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Virginia Beach, Virginia (CNN) — A U.S. Navy admiral said Saturday that the fiery crash of a fighter jet into apartment buildings in the military community of Virginia Beach matches his definition of a miracle.
No one was killed and everyone was accounted for one day after the accident.
“I don’t speak for anybody’s religious beliefs, but the mayor and I both agreed that if you want to define a miracle, what happened here yesterday meets that definition for me,” Adm. John Harvey, the four-star head of the U.S. Fleet Forces Command, told reporters.
He said the Navy is investigating the crash, but noted it will take weeks to determine exactly what happened.
Witness: I saw flames under the plane
“We will not rush to judgment. We will get everything down. We will examine it carefully,” he said. “We’ll fix whatever went wrong.”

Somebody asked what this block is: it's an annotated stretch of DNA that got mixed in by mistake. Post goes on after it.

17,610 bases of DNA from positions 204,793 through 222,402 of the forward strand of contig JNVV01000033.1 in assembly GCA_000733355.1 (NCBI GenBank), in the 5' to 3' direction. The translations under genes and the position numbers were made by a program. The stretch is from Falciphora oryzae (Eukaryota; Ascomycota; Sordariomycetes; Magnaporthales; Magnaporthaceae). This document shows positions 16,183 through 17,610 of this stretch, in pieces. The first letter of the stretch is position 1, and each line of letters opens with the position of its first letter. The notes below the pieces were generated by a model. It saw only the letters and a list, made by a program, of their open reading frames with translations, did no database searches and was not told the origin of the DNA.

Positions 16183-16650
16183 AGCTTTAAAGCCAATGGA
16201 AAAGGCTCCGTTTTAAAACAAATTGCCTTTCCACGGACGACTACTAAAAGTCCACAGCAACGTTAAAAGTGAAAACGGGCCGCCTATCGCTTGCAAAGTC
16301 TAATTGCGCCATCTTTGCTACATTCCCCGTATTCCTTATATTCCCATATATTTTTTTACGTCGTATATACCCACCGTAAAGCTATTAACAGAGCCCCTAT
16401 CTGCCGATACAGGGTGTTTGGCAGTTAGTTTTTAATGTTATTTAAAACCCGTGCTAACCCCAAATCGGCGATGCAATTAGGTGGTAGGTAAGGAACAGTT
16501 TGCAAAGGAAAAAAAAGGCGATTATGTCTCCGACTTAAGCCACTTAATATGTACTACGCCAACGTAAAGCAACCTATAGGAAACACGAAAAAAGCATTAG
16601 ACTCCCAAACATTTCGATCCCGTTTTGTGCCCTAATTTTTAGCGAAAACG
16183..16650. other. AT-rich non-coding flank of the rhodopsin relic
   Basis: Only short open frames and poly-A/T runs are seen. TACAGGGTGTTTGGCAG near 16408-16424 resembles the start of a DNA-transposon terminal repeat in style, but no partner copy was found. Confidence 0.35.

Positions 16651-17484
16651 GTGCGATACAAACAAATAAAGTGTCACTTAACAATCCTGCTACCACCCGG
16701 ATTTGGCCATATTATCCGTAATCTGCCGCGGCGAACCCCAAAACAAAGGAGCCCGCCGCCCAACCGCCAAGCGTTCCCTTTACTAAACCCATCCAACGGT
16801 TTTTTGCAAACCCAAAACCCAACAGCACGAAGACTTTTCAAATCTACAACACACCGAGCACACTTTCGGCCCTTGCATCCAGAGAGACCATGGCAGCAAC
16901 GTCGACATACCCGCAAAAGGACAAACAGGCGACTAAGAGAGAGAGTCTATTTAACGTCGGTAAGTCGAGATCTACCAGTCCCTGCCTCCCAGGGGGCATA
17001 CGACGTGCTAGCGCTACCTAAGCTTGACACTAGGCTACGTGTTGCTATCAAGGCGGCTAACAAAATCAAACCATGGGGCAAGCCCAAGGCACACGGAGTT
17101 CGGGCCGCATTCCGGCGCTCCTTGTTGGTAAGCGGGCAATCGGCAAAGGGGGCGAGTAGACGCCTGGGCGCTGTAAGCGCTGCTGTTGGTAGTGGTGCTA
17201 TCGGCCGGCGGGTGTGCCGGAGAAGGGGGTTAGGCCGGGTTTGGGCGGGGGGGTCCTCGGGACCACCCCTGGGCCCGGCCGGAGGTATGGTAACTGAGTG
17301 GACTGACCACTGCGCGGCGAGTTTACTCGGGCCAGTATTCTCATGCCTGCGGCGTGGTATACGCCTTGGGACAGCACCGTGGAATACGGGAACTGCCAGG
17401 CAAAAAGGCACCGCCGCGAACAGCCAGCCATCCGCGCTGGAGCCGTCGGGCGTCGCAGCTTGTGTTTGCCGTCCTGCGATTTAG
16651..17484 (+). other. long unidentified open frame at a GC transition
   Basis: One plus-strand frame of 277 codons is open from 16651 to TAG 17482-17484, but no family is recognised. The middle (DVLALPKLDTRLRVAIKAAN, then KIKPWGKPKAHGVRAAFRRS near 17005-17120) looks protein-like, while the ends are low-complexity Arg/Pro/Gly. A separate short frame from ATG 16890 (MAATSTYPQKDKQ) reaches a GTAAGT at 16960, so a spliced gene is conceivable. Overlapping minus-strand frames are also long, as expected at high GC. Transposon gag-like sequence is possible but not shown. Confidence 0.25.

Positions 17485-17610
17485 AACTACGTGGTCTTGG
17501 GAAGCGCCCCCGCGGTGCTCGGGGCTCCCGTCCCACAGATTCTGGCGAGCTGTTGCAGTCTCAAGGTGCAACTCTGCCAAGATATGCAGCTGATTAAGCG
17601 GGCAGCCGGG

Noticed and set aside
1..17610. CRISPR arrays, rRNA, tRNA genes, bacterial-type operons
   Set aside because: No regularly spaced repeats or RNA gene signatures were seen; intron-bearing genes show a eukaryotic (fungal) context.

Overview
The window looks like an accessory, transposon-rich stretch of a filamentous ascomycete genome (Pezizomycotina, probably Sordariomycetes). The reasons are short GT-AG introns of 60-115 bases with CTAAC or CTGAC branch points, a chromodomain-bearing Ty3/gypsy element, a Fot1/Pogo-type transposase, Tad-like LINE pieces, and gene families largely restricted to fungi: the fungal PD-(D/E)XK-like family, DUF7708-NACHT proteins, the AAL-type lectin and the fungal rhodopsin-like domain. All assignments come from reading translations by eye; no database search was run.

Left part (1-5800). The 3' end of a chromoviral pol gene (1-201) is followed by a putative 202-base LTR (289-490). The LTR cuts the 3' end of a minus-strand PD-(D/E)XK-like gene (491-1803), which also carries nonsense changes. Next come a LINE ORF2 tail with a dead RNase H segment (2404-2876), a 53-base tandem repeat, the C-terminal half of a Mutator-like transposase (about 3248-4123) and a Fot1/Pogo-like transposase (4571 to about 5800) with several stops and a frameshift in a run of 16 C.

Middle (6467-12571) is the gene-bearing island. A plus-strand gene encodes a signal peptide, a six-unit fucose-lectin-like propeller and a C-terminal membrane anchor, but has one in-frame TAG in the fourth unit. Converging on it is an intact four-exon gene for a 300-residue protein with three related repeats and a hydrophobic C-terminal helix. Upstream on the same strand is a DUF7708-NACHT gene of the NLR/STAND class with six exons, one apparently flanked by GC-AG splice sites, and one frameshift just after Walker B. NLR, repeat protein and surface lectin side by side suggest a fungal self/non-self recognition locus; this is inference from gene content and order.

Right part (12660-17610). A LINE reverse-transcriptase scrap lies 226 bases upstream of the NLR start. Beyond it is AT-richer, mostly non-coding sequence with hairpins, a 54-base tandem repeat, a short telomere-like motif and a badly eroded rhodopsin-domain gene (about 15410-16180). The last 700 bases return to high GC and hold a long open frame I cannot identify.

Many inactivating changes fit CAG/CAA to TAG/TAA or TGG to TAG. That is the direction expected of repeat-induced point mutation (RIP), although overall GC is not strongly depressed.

A special victims fund is available to assist those whose homes or possessions were damaged or destroyed. More than two dozen people spent the night at a temporary shelter.
At least seven people, including two pilots who ejected safely, were injured in the crash. All were released from the hospital as of Saturday, said Harvey, and are in “good shape.”
Virginia Gov. Bob McDonnell thanked those who acted in an hour of need.
“This amazing news follows the countless acts of bravery and selflessness that we witnessed yesterday,” he said in a statement.
He said the crash response highlighted the character of the Navy, safety officials and the people of Virginia.
“We saw neighbors rushing to the assistance of neighbors, the Navy pilots waiting until the very last second to eject, citizens pulling the pilots to safety and treating them, and a successful and efficient coordinated response from first responders, the city and others,” McDonnell said. “It was the very best of Virginia on display.”
Among those who sprung into action was an off-duty Coast Guard member. Petty Officer 2nd Class Nick Beane was at a friend’s house having lunch when the jet went down, according to a statement from the Coast Guard.
“My training kicked in,” Beane said. “I saw the fire and explosion, and I knew I had to help.”